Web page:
|October 26, 2004
Exchange controls on South African firms abolished
Government has abolished exchange controls for South African firms who want to make huge investment overseas, such as buying shares in foreign listed firms or property. Previously, South African companies willing to invest out of Africa were allowed to take only R1 billion of capital out of the country, and R2 billion when investing in the continent. However, exchange controls for individuals to invest offshore are still in place, which still limits individuals to invest only R750 000 offshore. The abolishment of Exchange Control Limits gives South Africa's companies enough room to make Foreign Direct Investment (FDI) particularly in Africa, where they are still the number one investor in terms of FDIs in the continent. Finance Minister Trevor Manuel made the announcement during his Medium Term Budget Policy Statement in Parliament. However, firms still have to submit their applications to the South African Reserve Bank Exchange Control Department to monitor companies' objectives and for approval in terms of FDI criteria.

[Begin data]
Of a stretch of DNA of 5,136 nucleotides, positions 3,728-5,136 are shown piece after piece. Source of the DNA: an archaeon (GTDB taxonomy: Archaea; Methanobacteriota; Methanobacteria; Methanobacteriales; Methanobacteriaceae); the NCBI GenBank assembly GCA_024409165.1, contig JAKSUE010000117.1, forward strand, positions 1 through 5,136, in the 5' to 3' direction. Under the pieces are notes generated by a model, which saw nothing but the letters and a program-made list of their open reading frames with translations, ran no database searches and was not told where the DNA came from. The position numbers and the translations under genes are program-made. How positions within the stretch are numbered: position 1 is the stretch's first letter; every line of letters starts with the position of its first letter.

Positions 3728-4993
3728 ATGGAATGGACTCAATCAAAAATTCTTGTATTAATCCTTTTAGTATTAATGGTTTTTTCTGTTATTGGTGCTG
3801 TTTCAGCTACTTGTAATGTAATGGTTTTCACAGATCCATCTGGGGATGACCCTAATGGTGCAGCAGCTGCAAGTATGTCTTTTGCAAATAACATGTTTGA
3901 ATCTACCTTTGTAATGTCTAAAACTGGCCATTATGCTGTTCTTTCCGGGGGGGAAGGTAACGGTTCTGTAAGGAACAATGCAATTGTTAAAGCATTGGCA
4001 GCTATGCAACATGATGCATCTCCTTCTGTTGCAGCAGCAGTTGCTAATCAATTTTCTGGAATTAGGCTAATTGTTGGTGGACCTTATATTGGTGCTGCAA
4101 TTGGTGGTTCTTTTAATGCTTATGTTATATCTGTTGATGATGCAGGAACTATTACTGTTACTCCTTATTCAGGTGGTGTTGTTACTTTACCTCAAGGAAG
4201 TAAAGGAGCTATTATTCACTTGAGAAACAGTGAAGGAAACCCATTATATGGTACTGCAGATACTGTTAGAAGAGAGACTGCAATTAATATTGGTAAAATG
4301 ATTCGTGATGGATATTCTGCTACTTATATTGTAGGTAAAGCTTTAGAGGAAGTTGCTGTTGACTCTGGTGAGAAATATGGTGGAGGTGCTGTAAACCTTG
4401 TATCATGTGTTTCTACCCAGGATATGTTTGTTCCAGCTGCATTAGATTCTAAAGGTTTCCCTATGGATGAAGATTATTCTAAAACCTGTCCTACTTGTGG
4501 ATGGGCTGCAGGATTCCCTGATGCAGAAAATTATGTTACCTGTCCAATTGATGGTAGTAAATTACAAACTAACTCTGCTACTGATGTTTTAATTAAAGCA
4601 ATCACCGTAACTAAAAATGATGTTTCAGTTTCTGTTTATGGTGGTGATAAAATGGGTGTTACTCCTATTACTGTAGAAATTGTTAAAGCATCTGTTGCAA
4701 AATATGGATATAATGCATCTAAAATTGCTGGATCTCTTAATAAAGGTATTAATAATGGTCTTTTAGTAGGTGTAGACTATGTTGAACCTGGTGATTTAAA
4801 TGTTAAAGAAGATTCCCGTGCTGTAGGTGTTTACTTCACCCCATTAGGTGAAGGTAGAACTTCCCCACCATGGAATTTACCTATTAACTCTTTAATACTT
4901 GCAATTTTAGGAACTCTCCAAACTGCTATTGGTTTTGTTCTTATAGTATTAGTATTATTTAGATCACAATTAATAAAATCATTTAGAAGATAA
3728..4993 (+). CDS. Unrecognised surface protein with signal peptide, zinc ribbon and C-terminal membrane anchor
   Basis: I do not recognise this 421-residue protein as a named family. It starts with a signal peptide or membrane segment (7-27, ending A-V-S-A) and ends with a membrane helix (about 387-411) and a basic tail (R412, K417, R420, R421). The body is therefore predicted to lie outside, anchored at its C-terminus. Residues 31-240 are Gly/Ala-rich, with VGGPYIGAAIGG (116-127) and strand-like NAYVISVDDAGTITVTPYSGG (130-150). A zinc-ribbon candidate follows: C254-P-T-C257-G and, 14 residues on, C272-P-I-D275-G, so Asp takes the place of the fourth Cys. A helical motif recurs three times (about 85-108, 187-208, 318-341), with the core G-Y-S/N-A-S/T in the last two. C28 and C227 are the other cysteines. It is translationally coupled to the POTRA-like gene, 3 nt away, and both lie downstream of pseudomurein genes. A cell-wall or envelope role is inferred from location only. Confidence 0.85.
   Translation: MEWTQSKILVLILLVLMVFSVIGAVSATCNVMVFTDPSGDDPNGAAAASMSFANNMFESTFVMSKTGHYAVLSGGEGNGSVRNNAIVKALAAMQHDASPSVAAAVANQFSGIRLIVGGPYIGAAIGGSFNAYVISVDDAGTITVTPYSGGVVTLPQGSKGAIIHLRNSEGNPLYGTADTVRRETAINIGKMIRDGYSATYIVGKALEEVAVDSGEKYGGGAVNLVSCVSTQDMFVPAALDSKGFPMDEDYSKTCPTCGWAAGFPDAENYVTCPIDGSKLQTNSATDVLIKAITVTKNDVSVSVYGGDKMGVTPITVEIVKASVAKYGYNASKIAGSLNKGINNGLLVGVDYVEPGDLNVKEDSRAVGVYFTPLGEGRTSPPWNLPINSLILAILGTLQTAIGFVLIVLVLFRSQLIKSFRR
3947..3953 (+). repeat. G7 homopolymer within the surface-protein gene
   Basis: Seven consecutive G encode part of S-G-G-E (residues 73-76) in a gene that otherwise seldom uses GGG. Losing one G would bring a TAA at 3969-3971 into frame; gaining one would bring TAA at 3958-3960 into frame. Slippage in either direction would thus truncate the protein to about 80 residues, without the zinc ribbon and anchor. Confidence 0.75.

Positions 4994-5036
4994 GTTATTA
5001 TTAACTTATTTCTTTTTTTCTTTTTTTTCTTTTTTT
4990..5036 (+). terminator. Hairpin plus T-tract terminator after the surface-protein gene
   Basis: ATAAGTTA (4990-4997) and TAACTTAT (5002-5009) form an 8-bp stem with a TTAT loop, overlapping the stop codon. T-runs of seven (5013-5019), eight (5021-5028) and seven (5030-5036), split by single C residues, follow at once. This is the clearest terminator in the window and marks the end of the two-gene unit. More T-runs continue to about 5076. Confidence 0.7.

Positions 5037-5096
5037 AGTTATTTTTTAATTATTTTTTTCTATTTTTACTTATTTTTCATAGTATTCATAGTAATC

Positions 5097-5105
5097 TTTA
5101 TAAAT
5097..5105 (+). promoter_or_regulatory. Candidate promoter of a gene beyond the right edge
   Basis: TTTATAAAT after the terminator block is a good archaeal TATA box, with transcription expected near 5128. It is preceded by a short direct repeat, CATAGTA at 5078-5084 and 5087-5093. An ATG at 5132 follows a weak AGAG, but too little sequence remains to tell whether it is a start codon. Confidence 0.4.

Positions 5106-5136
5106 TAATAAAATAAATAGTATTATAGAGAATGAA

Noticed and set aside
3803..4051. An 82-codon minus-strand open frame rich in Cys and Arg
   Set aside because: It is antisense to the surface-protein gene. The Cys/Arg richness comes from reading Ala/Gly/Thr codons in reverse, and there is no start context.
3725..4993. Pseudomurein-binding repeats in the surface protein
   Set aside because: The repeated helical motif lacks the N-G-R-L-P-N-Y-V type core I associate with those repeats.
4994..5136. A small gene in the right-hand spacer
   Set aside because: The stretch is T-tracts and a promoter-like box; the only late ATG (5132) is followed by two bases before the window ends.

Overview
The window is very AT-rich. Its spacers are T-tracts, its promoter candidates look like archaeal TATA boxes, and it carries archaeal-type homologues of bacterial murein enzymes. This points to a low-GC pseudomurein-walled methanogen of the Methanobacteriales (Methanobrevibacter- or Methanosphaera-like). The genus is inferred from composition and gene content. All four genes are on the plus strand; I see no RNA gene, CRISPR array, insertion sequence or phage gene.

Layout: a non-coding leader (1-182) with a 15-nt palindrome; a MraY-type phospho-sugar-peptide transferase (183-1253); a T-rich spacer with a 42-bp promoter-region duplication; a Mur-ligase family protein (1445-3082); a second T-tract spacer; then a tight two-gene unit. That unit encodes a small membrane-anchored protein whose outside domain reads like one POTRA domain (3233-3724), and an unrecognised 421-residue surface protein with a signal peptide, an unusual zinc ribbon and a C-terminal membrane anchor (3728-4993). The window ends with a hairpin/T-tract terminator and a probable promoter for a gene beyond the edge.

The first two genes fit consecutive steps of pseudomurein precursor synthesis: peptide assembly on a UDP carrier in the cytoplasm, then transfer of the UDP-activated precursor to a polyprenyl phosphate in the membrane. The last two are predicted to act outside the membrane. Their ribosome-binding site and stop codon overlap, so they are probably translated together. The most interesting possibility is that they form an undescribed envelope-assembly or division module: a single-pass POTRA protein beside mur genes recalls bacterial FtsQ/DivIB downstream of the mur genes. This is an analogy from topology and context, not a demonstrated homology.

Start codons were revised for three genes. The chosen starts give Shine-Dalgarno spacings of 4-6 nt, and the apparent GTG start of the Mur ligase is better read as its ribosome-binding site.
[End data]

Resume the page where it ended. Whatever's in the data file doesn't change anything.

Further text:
Olano Makhubela, Deputy Director of International Finance at the Treasury said the central bank had reserved the right to "stagger capital outflows" relating to very large foreign investment. He said staggering capital flows would ensure that if a company wanted to make a FDI of about R100 billion, the money was not transferred offshore all at once. But the money is transferred in batches to manage any potential impact on the foreign exchange market.
The process of abolishing Exchange Controls was a gradual process, which started in 1995. However, because of the Rand's volatility in 2001, the controls could not be eliminated, as it would have had an adverse shock on the South African market. With the exchange controls abolished, foreign companies, government and institutions may now list on the South African bond and securities exchanges. According to Minister Manuel, this would promote foreign investment into South Africa and to support the positioning of the country as a regional financial centre better able to cater for the capital raising needs of the continent. "To further support these aims, South African private individuals will now be able to invest, without any restriction, in inward listed instruments on South African exchanges," said the Medium Term Budget Policy Statement.
(Business Day, Johannesburg)